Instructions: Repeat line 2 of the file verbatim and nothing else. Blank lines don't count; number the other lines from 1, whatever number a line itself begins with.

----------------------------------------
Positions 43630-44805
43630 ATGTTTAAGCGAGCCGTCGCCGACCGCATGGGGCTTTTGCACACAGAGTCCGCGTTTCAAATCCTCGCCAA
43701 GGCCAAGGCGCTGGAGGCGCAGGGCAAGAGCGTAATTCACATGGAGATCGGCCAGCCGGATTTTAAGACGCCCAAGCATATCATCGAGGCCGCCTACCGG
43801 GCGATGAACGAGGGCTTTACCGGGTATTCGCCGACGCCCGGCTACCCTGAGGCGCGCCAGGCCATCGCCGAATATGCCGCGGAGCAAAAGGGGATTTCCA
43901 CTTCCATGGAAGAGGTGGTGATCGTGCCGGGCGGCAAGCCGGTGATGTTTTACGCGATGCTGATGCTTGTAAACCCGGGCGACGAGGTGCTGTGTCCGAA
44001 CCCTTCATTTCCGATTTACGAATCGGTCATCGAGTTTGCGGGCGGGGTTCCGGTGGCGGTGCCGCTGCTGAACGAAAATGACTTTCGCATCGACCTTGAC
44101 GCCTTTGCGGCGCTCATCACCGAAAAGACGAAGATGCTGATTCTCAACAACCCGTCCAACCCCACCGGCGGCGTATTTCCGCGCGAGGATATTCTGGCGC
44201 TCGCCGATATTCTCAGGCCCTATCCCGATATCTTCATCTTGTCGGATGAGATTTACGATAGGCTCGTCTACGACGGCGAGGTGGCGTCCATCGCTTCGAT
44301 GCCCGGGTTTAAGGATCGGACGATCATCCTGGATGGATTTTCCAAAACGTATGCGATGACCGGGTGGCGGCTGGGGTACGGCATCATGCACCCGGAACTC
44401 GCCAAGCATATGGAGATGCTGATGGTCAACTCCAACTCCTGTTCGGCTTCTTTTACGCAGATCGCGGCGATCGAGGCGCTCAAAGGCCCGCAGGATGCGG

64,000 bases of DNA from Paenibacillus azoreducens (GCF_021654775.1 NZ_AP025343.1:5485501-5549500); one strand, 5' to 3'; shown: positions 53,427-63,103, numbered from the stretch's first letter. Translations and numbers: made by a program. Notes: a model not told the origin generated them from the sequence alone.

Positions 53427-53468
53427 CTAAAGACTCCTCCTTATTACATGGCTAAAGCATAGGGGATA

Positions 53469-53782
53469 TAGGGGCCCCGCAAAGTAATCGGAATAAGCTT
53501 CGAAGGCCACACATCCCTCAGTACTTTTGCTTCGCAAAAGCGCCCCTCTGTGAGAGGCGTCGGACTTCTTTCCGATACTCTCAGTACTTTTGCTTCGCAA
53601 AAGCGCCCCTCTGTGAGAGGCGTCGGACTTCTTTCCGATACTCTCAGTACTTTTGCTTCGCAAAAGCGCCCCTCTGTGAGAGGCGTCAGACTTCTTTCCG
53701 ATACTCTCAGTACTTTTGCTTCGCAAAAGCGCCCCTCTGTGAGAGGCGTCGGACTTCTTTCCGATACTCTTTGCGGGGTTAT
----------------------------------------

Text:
43630 ATGTTTAAGCGAGCCGTCGCCGACCGCATGGGGCTTTTGCACACAGAGTCCGCGTTTCAAATCCTCGCCAA